ON behalf of co-workers in the media, I wish to thank Messrs. Fernando S. Tiong and Roland “Chongloy” Wong for the assistance they provided us especially during these times of a health crisis such as the COVID-19 pandemic.
Words are not enough to describe how truly grateful we are for the kindness of these two businessmen. They are such wonderful gentlemen who live by the words of Englishman Theologian John Wesley (1703-1791) who said:
“Do all the good you can, By all the means you can, In all the ways you can, In all the places you can, At all the times you can, To all the people you can, As long as ever you can.”
Our deepest sympathies to the family of Pico, La Trinidad Punong Barangay Ramon K. Salda who joined the Almighty last Tuesday afternoon (August 24, 2021). I will miss his quietness and humility but will remember his smile, and treasure the short moments with him.
We were also stunned a little upon being told that news reporter and media colleague Ernie Olson left us with no goodbyes for a brighter pressroom in the sky last Wednesday afternoon (August 25, 2021). We extend our sincere condolences to his family and may Ernie rest peacefully beside his Creator.
In the last two weeks of September this year, politicians who plan to file their certificates of candidacies (COC) in Comelec offices will feel the “crunch” set upon them. By that time, their political line-up for President down to the last councilor shall have been known unless one is running independently.
After the filing of COCs has closed on the last hour of October 8, they will be preparing their political machines consisting of election campaign advisers, leaders, coordinators, financiers, and of course, “vote brokers” who help distribute cash to “buy” voters.
In distributing the cash, vote brokers pay first the voters they usually knew as strong supporters. Undecided voters are convinced to vote for a candidate in exchange for favors, then even supporters of other candidates are offered cash. All is fair during elections.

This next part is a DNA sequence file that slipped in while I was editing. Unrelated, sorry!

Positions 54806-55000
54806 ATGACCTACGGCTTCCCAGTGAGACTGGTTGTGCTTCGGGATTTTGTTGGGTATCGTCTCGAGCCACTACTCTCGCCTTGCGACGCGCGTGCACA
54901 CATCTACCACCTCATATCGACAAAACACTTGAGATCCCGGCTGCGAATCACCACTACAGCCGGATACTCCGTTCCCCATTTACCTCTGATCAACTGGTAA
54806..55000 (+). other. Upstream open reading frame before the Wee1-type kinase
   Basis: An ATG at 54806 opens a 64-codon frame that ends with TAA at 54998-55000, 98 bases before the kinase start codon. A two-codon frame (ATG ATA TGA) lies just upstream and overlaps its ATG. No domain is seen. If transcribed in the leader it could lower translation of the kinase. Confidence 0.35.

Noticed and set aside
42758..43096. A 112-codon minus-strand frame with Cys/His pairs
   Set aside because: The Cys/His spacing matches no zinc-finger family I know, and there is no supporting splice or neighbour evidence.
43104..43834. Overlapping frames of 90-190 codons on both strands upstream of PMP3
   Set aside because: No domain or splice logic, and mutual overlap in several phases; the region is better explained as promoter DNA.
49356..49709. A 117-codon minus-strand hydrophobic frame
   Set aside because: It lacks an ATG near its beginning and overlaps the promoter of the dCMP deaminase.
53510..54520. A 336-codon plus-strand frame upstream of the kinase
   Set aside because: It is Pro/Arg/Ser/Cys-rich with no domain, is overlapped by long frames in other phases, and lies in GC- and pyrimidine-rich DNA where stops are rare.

Meanwhile, political party affiliations in both local and national elections are only for convenience. Contrary to what national candidates wish to portray to the electorate, political parties are not as strong as those in other countries.
Election campaigns in the countryside are organized with strategy and opportunism by local politicians related or linked to prominent families. At the end of the day, who gets elected to win is the person regardless of party affiliation.
The truth on the ground is that there is no such thing as national political machinery, only local machinery. This is so because election campaigns involve local machinery composed of hundreds of coordinators, brokers, and leaders organized by local politicians.
For national candidates, the political platform which is usually “pro-poor, anti-corruption, socio-economic reforms, land for the poor, etc.. etc” is supposedly the political machinery itself. But these are not the immediate needs of the voter on the ground.
Not even a national bet’s charisma or shaking hands with people in the market can surely win a vote. That is why during elections, national candidates including the senatorial form alliances with the local candidates who mobilize their machinery.
But even political alliances are not so necessary for local campaigners who care more for their local candidates. In most campaigns; leaders, coordinators, and their brokers are told to focus on the local bets. That is why congressional and provincial bets see to it that they join the rallies organized by the local candidates.
Of course, money makes these local machines run, the funds usually coming from contributions from the congressional, gubernatorial, and mayoral bets. The usual arrangement is for the congressional candidate or the political party to pay for the food and allowance of all the poll watchers.
The gubernatorial bet pays for rally permits, sound system, and logistics while the mayoral and local bets take charge of invitations and schedules. Everybody contributes to pay people walking from house to house to distribute campaign flyers, food, and fuel and buy votes which get a bigger bulk of the expenses.
The money for buying votes comes in two waves – in the first and last week of the campaign. Although, most campaign leaders in the local political machine set their own schedule in distributing the cash usually in the days before the election.
By the way, very few presidential candidates contribute money to their local party mates. If ever, the money is used to pay for the printing of campaign flyers and stickers that carry the party line-up from the president down to the last bet.
But while there are only a handful of political ideologies in local politics or none at all, depending on the character of local politicians, the power to choose who wins the elections resides in the voters, not the politicians.